Most indoor palm trees are slow-growing species. Check your palm plant's roots only once annually to see if it needs re-potting. Simply lift it out of its pot and check its roots. If the roots are growing in a thick mass in the soil or coiling around the bottom, it's time to re-pot. Increase the pot 1 or 2 inches in size when you purchase a new container. Containers that are too large for you palm hold excess water and may cause the development of fungi or bacteria. The best time to re-pot a palm is in spring or early summer.
Remove the palm tree from its current container. Lay the container on its side. Grasp the palm by its trunk and gently pull on the trunk. Do not force it. You may have to tap on the side of the container to loosen the soil. If the palm tree still will not come out easily, run a knife around the inside wall of the pot, then pull the palm tree out. If it is still stuck, you may have to cut the container away or break it with a hammer.
Examine the roots. Loosen them by gently pulling them away from the root ball with your fingers. Brush away any excess soil. Prune any roots that are broken, withered, black or mushy. Also prune any roots that are excessively long and have coiled around the inside of the pot.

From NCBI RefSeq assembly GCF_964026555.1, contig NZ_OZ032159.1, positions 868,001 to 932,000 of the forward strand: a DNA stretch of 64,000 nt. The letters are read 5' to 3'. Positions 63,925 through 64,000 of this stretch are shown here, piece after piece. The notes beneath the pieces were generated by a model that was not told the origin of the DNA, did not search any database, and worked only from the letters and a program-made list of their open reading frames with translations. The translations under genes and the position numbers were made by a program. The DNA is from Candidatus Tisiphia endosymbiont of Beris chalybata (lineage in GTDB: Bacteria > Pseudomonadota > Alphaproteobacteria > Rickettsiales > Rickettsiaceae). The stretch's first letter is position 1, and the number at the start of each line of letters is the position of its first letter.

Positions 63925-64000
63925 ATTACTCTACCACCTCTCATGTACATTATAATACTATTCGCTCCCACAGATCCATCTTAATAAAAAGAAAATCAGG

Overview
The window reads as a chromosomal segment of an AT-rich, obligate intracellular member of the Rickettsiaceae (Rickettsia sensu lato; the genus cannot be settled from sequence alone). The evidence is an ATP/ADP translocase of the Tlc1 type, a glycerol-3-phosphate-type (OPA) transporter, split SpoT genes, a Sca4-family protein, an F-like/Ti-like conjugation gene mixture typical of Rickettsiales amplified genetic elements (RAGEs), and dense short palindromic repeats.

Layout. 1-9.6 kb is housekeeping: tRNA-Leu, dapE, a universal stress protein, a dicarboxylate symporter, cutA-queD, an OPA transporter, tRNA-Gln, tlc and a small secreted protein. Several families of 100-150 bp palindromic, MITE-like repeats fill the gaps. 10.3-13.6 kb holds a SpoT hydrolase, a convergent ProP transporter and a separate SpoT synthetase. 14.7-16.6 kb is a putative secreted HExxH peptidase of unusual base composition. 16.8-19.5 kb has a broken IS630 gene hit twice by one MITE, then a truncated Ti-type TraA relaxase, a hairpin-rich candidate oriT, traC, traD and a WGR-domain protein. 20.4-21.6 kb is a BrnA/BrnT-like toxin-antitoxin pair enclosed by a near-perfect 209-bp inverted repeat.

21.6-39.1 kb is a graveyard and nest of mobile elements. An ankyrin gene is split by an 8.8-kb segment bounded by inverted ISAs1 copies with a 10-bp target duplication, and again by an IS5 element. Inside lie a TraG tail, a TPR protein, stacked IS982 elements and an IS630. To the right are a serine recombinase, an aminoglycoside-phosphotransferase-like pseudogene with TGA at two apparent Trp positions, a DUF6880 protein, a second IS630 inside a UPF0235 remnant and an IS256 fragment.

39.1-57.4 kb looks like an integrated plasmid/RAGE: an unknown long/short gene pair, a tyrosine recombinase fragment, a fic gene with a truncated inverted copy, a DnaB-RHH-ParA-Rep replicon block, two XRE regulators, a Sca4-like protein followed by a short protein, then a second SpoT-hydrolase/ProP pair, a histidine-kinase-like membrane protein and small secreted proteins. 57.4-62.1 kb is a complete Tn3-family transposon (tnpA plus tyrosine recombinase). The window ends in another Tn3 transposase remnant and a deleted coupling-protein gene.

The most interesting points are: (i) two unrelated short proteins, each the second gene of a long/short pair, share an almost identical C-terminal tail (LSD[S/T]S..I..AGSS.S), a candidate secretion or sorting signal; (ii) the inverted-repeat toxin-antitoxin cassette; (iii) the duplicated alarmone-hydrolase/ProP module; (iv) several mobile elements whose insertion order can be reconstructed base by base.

Re-pot your palm in its new container. Use moistened, fresh potting soil suited to your species of palm. Plant the palm so it sits at the same height in the soil as it did in its previous container. Do not cover the top of the roots with more than 1 inch of soil.
Water with a watering can until water pours out of the drainage holes in the bottom of the container. Avoid wetting the foliage.
Things You Will Need
- Pruning shears
- Potting soil
- Plant a Queen Palm
- Are Chinese Palm Plants Poisonous to Cats?
- Care for Sego Palms
- Care for Pygmy Date Palms
- Plant a Mexican Fan Palm Tree
- Growing Palm Trees in Texas
- Remove Palm Stumps
- Care of Majesty Palm Trees
- Grow a Ficus Triangularis Plant
- Transplant Queen Palm Trees
- Replant a House Plant
- Care for Pygmy Date Palm Trees